In an age where music is normally governed by heavy beats and too much synth, Korean Pop, fondly called ‘K-Pop’, is often taken as a joke. “They don’t have talent”, “Their songs have no sense”, “Everbody is just riding the Korean wave” — those are things we’d normally hear when the subject of Korean pop music is brought up. Some would even go to the extent of condemning fans and laughing at them silly because really, really, are they spending time fawning over these so-called “talentless people”?
Believe me when I say that K-Pop idols are hardly without talent. I say this with conviction as I have seen them in action with my own eyes.
I have been a fan of the K-Pop since 2006. Prior to that, I dabbled in J-Pop and J-Rock, and while I think that J-Pop and -Rock usually hit harder and are generally more pleasing to the ear than K-Pop (a matter of preference, I believe), K-Pop is undeniably more catchy and has more recall than the former. Songs like Girls Generation’s Gee and 2NE1’s Fire and I Don’t Care have reached people in countries all over the world and have instilled their beats in people’s minds, causing LSS (Last Song Syndrome) of varying intensities. And who would forget Wonder Girls’ Nobody? I’m sure nobody in this world can claim that they’ve never had the “Nobody Nobody But you” lyrics stuck in their heads for at least a short period of time.
One might argue that ‘recall’ isn’t the only factor in determining whether an artist has talent. I wholeheartedly agree.
Watching some videos on Youtube will show you that these artists take time to practice their routine as if they’re actually performing and even sing live while dancing on stage. They do covers of English songs that would otherwise sound weird and terrible (even as a fan, I frown at their poor enunciation sometimes) had they not been blessed with wonderful voices. And for those who have expanded and have decided to promote in neighboring Asian countries, they didn’t disappoint with their songs (for added effect, let me show you a video of the same performance).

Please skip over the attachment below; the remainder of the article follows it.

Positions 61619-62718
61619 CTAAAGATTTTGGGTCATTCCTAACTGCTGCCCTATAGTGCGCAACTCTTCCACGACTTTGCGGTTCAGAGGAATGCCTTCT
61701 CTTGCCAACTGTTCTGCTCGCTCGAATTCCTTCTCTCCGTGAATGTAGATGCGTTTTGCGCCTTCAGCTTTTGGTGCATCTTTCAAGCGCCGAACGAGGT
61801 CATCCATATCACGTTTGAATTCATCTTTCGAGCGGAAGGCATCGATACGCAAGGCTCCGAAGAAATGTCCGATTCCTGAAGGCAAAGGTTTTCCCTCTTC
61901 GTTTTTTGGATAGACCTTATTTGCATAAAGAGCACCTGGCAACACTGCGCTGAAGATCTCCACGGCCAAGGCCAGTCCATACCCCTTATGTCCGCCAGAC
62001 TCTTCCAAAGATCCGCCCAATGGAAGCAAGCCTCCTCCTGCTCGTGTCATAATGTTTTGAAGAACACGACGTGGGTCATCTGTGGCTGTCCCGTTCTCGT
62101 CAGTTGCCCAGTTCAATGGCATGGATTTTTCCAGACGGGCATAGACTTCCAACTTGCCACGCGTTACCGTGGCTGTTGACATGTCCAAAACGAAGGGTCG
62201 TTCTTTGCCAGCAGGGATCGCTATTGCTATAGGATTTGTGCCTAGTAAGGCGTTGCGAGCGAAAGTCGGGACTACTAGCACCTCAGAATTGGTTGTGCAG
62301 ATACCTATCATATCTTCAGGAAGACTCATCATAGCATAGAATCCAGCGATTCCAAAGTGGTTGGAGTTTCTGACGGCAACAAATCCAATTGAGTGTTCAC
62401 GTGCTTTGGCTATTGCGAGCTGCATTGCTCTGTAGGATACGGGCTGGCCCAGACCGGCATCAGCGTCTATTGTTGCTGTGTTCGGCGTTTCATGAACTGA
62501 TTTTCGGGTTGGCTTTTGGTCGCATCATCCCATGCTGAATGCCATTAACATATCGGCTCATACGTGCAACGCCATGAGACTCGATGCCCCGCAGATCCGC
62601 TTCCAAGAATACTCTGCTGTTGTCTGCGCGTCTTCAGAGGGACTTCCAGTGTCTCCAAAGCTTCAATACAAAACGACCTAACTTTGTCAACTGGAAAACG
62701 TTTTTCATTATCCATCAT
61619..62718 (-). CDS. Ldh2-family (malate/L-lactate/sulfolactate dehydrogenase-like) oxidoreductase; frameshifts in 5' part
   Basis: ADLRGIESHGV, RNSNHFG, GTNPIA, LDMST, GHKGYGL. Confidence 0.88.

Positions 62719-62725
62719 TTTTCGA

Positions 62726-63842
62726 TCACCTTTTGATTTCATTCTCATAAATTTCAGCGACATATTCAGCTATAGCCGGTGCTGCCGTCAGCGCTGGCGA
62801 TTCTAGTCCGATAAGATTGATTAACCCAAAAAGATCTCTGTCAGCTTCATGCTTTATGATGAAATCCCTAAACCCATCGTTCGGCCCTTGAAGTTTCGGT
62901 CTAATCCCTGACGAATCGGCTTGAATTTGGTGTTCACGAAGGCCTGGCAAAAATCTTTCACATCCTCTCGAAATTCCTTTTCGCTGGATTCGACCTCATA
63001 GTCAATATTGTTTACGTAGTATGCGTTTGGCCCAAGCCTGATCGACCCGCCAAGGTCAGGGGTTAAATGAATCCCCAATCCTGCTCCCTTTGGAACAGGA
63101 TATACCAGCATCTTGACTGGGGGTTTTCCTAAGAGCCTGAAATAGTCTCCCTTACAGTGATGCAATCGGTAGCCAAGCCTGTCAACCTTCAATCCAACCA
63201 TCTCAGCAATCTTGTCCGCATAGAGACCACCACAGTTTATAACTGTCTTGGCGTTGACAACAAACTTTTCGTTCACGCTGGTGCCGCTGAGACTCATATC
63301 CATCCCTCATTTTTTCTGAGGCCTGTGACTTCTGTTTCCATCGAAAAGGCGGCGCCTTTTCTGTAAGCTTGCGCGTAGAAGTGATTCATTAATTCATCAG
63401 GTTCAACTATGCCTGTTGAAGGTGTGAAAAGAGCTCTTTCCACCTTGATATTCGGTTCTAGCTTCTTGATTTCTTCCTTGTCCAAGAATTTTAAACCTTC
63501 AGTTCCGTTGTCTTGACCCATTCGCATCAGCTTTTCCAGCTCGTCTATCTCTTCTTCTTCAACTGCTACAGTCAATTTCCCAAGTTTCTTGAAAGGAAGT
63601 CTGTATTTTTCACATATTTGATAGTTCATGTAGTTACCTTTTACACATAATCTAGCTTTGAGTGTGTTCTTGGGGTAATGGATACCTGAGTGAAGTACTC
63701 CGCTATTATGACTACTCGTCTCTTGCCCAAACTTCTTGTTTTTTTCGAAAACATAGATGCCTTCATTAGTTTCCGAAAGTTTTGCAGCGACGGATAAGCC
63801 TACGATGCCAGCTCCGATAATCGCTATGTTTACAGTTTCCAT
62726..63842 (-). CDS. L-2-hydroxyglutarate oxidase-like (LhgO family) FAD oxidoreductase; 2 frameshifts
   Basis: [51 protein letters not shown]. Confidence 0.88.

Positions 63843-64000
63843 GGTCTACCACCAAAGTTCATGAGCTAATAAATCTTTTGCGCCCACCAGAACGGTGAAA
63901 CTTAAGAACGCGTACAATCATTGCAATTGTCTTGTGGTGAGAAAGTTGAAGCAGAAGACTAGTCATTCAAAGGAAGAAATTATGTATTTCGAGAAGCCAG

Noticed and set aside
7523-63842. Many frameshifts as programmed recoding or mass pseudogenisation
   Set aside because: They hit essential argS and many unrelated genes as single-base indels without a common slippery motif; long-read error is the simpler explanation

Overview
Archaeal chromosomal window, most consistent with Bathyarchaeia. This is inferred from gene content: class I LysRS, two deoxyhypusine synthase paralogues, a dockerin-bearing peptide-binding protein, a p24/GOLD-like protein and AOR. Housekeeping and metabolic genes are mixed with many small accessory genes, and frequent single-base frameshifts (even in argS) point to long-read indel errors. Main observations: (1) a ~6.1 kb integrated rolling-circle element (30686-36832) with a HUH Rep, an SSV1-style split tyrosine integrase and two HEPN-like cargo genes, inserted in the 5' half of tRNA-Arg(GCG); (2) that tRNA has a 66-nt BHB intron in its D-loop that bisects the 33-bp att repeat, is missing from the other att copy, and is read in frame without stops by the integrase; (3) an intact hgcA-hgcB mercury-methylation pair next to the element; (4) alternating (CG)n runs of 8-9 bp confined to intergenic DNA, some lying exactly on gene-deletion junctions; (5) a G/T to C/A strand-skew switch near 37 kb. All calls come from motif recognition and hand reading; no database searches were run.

These people are not just singers. They are performers. They don’t wear excessively heavy make up and ridiculous outfits just for the heck of it; for them, it’s part of the package. It makes up their stage persona. It’s part of performing. It doesn’t make a Korean artist any less of a singer. If anything, it makes them even more interesting as personalities.
Some people will forever be unfazed by these points that I’ve raised, but I won’t blame them. It’s all a matter of preference, as I’d normally say. Heavily synthed songs might be the governing force in the K-Pop scene, but keep in mind that not all K-Pop songs are like this. Give them a chance and maybe, just maybe, you’d realize that everything you said before about them was just a big, big mistaKe.